[This blog post was written by Rebecca Lowe. Rebecca Lowe earned her master’s degree in public history from North Carolina State University, and is a member of the State Archives’ Exhibit Marketing Team.]
What do you think of when you hear the word “treasure”? Many people think of items like gold, jewels, or antiques. The State Archives of North Carolina presents an altogether different concept of treasure in the exhibit Treasures of Carolina: Stories from the State Archives, to open October 24 at the North Carolina Museum of History in Raleigh. Treasures, because these documents, records, maps, photographs, and other media are unique, irreplaceable, and sometimes quite valuable monetarily; Stories, because each item reveals the characters, narrative, and happenstance of how that document came to be and the significance of it to North Carolina’s history and culture.
Visitors will learn about the State Archives’ role in preserving materials that provide evidence of rights and liberties, document government actions and operations, and chronicle our state’s history and culture. A companion catalog with detailed information about the items on display will be available for purchase. It will also include additional items not showcased in the exhibit.
What is on display? The exhibit features both private collections and public records that supplement each other to reveal the nuances of our state’s history. The will of Mary Forsten, the earliest recorded North Carolina will dating to 1665, demonstrates the rarity of a woman property owner in the 1600s; a 1903 African American publication responds to the challenge of restrictive voter registration laws; the handwritten petition for citizenship from Chang and Eng Bunker, the famous conjoined twins from Thailand, reveals changing demographics in North Carolina, and a letter from wife to husband during the Civil War asks him to name their infant daughter. Other materials document the way handwriting has changed over the centuries, reveal how and why electronic records are preserved, and present the varied formats of photographs dating from the nineteenth century. The exhibit also contains voices of World War I soldiers recounting their war experiences, black and white film clips of the small town of Hillsborough in 1939, and a Union soldier’s sketchbook of scenes on Roanoke Island in 1862.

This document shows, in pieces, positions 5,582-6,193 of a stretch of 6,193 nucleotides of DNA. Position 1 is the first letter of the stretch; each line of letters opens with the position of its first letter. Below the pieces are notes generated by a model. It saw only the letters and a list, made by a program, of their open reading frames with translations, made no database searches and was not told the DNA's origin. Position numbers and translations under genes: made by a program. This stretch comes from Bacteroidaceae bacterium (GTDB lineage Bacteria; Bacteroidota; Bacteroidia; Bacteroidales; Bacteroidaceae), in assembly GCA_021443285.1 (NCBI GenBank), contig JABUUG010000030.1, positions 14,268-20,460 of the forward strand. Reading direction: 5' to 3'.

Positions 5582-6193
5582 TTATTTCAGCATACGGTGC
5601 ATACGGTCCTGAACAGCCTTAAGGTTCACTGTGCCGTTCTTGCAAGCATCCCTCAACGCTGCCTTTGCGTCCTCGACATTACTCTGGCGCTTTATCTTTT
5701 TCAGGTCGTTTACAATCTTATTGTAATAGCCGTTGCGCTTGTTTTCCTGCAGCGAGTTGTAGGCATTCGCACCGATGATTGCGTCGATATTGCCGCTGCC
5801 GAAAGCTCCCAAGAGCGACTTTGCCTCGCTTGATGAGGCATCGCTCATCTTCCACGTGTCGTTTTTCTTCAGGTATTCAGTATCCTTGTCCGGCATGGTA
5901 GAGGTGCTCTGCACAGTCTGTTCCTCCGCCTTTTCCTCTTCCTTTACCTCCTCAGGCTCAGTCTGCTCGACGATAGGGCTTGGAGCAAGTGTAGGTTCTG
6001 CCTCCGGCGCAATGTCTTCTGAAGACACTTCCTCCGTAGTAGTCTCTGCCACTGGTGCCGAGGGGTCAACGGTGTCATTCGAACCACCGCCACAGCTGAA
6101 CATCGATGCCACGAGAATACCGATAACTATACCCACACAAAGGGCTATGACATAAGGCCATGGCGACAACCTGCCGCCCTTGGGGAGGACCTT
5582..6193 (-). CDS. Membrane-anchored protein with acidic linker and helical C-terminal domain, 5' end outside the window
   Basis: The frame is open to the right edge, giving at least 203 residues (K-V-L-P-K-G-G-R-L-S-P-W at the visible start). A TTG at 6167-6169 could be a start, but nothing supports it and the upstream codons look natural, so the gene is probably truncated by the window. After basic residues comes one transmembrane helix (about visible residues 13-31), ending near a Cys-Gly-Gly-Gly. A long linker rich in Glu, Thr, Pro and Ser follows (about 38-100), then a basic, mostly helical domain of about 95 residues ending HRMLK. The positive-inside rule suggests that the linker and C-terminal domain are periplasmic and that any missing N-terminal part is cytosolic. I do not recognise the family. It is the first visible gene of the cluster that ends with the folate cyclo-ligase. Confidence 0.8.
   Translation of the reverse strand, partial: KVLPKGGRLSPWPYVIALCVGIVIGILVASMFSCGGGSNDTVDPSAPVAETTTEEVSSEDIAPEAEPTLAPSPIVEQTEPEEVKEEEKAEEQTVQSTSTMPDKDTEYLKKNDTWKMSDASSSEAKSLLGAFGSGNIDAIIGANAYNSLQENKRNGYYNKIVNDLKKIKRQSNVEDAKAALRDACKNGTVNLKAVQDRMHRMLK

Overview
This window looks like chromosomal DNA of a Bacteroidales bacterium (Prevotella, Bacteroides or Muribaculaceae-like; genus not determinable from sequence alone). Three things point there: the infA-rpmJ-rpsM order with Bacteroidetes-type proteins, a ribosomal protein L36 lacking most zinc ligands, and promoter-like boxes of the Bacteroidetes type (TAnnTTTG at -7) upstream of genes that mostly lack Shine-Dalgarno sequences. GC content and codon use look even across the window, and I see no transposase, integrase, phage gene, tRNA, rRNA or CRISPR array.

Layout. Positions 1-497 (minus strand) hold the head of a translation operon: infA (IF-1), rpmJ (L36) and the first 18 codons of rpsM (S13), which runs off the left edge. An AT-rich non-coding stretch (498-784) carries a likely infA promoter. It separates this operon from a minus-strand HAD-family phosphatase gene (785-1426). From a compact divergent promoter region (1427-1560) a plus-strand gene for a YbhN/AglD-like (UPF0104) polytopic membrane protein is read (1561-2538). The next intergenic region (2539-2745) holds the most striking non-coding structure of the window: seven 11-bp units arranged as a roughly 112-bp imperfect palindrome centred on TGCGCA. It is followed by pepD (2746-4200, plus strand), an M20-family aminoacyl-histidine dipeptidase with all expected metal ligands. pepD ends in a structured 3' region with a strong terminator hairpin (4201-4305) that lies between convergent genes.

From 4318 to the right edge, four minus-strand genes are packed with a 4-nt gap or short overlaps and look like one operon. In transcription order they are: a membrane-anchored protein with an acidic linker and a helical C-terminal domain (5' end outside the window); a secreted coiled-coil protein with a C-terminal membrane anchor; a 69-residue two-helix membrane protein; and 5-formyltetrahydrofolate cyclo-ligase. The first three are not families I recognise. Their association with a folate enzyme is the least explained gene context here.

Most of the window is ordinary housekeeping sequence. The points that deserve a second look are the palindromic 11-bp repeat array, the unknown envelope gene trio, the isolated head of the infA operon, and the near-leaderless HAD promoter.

Hungry for more information about the documents? Beginning next week, this blog will feature a weekly post about one of the artifacts on display so you can learn about its history before you visit the real thing.
While some materials will be available throughout the duration of the exhibit, some of the rarest items will be displayed only for a short time. These materials include:
- October 24 – October 27: North Carolina’s copy of the Bill of Rights;
- October 28 – February 7: 11th Amendment and James Iredell’s diary;
- February 8 – February 14: 1663 Carolina Charter;
- February 15 – June 14: Signature documents including items signed by George Washington, Thomas Jefferson, Abraham Lincoln, Franklin Roosevelt, Albert Einstein, and Buckminster Fuller, among others.
- June 15—June 19: North Carolina’s copy of the Bill of Rights
Plan to attend History `a la Carte on November 18 at the Museum of History from 12:00-1:00 p.m. when an Archives’ staff member will present, “What Records Reveal: the Story behind Treasures of Carolina.”